4. Ellen Craft, a fair-skinned slave, must take on the disguise of a white slave master. She would travel from Georgia as the owner of her darker-skinned husband. This clever plan would keep them under the radar, and yet require Ellen to cross firm caste, race, and class lines in disguise.

At first she shrank from the idea. She thought it almost impossible for her to assume that disguise, and travel a distance of 1,000 miles across slave States. … [But] the more she contemplated her helpless condition, the more anvious she was to escape from it (Craft 30).

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5. Over the course of four days William purchased a disguise piece by piece. Ellen tailored herself a pair of pants and hid all the items in a locked drawer. They convinced their master and mistress to permit them a few days of Christmas holiday, as they were trusted and well liked. The leave allowed them a head start towards the North.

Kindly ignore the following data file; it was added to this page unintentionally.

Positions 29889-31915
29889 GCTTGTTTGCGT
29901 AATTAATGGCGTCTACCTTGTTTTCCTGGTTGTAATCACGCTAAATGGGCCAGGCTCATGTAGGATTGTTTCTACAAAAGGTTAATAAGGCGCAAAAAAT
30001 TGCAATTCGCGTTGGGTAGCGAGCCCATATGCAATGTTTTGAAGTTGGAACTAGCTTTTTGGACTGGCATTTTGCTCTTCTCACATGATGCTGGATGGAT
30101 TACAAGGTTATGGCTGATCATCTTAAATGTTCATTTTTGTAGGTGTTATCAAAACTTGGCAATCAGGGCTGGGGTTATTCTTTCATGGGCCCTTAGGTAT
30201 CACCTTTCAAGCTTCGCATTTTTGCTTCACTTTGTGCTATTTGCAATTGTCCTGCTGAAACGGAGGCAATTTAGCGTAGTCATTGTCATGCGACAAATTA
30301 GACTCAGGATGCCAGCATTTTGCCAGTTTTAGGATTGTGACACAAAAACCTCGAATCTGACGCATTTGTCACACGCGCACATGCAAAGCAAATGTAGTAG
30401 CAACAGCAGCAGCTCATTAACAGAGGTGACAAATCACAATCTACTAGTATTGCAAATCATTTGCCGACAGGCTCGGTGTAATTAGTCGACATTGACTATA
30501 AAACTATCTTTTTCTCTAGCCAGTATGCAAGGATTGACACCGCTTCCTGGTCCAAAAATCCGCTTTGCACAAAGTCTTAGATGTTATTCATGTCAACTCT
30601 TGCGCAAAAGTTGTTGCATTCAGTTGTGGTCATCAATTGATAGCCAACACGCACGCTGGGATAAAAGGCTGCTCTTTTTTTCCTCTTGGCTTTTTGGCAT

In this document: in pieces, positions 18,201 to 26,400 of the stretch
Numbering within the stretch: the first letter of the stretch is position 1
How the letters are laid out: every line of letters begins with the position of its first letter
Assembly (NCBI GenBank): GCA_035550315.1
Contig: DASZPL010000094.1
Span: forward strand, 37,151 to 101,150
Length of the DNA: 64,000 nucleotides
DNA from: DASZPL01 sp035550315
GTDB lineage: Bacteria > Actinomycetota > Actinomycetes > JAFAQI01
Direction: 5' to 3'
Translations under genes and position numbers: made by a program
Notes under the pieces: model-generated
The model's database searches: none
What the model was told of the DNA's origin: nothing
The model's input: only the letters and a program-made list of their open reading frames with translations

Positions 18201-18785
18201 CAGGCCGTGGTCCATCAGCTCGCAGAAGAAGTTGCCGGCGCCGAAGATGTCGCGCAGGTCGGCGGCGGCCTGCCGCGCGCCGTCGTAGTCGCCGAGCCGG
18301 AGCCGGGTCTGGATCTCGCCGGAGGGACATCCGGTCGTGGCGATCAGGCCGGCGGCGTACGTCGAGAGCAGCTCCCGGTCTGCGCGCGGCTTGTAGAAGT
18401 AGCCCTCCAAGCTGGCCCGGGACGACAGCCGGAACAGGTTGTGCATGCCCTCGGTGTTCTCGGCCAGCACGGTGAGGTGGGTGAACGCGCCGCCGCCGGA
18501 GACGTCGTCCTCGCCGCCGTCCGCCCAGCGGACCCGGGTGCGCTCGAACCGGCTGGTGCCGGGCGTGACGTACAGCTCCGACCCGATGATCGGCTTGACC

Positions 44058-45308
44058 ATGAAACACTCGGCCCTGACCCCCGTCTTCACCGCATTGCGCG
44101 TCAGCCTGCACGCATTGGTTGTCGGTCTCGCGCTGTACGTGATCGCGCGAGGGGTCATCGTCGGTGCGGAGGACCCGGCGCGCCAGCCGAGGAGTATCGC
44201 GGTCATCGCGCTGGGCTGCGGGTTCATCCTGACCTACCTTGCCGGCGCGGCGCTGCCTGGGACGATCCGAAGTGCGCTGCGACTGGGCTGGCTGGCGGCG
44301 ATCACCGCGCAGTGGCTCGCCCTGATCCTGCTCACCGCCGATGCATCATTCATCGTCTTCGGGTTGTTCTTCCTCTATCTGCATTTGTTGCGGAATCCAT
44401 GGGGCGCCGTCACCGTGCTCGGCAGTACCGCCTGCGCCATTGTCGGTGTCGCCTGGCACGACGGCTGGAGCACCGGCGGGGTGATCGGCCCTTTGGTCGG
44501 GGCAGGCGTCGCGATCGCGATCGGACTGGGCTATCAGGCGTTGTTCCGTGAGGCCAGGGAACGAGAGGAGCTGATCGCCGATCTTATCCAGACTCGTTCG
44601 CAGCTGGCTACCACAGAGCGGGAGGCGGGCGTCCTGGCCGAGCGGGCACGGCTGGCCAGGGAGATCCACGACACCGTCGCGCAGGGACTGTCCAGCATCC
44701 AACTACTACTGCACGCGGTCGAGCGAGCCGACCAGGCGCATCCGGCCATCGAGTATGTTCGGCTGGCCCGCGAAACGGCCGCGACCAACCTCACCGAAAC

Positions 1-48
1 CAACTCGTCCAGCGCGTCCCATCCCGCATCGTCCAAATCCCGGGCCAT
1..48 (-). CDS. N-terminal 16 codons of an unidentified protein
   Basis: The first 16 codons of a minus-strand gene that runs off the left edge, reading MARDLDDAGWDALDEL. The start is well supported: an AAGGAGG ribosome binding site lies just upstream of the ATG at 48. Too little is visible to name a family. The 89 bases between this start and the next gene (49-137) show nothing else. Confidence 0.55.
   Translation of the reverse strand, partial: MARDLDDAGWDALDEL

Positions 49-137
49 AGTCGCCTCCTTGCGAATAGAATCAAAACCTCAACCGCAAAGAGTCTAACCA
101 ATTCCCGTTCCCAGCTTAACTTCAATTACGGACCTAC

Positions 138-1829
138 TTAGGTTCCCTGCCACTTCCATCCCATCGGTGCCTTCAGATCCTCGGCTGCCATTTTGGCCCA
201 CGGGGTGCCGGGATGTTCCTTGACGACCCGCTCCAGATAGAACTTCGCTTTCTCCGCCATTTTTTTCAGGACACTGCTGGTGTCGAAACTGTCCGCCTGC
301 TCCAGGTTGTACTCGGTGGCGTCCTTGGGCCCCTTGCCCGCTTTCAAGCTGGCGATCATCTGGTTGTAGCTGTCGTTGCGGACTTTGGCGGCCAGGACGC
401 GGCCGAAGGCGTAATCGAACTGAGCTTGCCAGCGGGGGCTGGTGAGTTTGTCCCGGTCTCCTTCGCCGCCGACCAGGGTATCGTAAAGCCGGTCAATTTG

Just before the time arrived for us to leave I cut my wife’s hair square at the back of the head and got her to dress in the disguise and stand out on the floor. I found that she made a most respectable looking gentleman (Craft 35).

6. When William opened the door to flee, Ellen burst into tears. A perilous journey waited for them, but remaining meant a life of slavery and uncertainty. William sympathized. After a prayer, they set off.

We were like persons near a tottering avalanche; afraid to move, or even breathe freely, for fear the sleeping tyrants should be aroused (Craft 42)

7. Once on the train, William spotted his master peering through the train cars, suspicious that the couple might flee. He failed to recognize Ellen, and the train pulled away before he could find William

8. Ellen endured the first leg of the trip next a friend of her master who had known her since childhood. She pretended to be deaf to avoid contact with him. He did not recognize her and treated her like a gentleman.

9. A trader en route sought to separate the two and buy William. Slaves on free soil could not be trusted. A military officer recommended she stop saying “thank you” and “if you please” to her slave.